By Dr Ananya Mandal, MD
Most cases of herpes simplex infection are diagnosed on the basis of clinical features and symptoms of the condition, whether the infection is genital herpes or orofacial herpes.
The diagnosis of herpes simplex involves:
A detailed history of recent sexual contact and whether it was with an infected person or someone at risk of being infected. Details of any previous similar infections or history of cold sores among family members or partners are also obtained. The infection may be spread through unprotected vaginal, anal or oral intercourse or through skin-to-skin contact with an infected individual. The infection may also pass from an infected mother to her newborn.
Clinical examination of the sores. The sores of herpes simplex infection have certain distinguishing features which include:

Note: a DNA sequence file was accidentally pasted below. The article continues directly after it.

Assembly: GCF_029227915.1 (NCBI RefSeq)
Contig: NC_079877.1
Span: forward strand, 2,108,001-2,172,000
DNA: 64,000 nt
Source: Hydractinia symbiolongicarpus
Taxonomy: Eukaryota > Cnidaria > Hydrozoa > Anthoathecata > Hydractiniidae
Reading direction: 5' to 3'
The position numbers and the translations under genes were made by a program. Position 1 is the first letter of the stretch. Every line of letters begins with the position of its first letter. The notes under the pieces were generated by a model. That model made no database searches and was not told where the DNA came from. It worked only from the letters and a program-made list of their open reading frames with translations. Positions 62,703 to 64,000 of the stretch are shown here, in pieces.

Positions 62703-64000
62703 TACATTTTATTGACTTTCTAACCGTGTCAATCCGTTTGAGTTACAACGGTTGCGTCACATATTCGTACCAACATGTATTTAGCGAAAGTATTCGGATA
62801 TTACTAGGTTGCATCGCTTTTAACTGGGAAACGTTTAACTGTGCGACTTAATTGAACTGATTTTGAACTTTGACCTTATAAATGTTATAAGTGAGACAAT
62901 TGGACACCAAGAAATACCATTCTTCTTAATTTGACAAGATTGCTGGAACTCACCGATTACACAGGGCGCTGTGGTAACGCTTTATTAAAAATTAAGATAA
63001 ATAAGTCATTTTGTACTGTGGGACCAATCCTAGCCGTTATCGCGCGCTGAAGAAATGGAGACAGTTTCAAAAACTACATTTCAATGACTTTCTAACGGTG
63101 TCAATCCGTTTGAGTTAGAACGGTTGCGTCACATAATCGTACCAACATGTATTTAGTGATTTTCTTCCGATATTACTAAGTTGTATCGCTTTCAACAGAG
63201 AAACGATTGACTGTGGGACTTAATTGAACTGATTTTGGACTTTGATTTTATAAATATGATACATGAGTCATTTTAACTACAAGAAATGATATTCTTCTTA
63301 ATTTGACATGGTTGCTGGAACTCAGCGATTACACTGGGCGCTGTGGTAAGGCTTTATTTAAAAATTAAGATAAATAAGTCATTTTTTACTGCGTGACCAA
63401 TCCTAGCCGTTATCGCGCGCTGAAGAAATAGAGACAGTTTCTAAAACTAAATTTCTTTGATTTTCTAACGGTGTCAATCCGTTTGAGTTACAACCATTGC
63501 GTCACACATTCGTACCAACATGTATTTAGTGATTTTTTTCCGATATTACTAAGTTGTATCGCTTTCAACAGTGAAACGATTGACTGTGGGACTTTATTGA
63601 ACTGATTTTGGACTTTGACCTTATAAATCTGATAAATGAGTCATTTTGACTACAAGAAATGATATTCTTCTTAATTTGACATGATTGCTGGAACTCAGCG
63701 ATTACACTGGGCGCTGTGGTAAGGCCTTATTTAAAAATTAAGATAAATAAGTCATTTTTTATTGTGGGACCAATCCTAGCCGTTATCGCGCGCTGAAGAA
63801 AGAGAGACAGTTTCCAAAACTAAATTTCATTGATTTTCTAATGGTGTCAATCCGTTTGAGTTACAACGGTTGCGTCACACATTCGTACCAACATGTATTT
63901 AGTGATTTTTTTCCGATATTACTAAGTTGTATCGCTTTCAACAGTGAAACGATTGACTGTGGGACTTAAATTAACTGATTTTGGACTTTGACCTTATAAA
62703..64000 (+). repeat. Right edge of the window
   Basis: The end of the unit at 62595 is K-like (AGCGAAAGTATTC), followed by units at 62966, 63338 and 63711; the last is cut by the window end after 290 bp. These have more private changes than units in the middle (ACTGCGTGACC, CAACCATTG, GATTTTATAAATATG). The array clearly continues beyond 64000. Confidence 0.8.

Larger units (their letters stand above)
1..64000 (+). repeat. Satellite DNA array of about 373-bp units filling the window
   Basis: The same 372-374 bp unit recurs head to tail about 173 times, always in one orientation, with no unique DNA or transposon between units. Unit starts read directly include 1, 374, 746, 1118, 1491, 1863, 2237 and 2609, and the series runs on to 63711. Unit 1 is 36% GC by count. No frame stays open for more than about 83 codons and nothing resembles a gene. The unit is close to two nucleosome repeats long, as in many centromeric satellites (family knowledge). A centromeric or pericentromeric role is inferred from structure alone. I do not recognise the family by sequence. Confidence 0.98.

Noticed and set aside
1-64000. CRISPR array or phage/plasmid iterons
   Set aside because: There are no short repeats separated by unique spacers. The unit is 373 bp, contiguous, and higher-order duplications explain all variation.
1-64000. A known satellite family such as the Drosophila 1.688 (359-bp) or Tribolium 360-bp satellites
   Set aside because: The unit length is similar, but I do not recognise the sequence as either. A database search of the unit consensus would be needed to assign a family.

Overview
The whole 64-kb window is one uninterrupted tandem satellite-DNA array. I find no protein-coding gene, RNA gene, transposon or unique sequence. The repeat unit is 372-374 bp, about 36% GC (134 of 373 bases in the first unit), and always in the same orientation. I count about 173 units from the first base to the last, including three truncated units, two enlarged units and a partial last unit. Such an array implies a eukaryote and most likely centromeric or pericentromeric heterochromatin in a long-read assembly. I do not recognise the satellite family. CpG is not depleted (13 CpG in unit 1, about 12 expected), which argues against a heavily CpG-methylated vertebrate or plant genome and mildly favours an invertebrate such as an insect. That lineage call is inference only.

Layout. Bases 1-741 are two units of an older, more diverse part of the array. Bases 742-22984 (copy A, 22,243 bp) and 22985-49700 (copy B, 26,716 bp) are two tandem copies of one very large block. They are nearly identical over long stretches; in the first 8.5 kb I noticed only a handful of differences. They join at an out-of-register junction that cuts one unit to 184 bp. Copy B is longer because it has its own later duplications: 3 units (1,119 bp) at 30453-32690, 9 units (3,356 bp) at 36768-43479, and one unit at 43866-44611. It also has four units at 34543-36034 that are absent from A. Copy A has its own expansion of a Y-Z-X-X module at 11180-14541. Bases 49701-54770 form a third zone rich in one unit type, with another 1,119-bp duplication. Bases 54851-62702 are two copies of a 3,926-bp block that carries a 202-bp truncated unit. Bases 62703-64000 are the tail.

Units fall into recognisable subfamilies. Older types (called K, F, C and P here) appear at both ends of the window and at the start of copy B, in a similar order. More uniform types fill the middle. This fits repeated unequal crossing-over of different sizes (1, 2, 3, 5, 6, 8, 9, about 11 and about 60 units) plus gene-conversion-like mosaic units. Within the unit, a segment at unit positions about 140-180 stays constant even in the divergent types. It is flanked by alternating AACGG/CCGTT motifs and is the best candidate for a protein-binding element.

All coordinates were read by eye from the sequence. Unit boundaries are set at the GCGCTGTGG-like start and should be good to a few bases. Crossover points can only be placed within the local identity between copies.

They are multiple or clustered.
In the case of oral herpes, blisters, bumps and a tingling sensation may occur across the site of infection which may include the mouth, lips, gums and throat.
In the case of genital herpes, painful, fluid-filled blisters called vesicles may be present.
A swab is used to collect a sample of fluid from blisters. The swab is made up of an absorbent material such as cotton placed on the tip of a flexible stick or wire. The sample is then sent to the laboratory for testing and the person is screened for other sexually transmitted infections. If an individual is infected with the herpes simplex, they are positive for the presence of antibodies to the virus.
Diagnosis needs to be confirmed in pregnant women as well as in people suspected to have HIV infection or AIDS. People with lowered immunity, for example, due to radiation therapy or chemotherapy also need to be screened for herpes infection.
Reviewed by Sally Robertson, BSc
Last Updated: Dec 2, 2013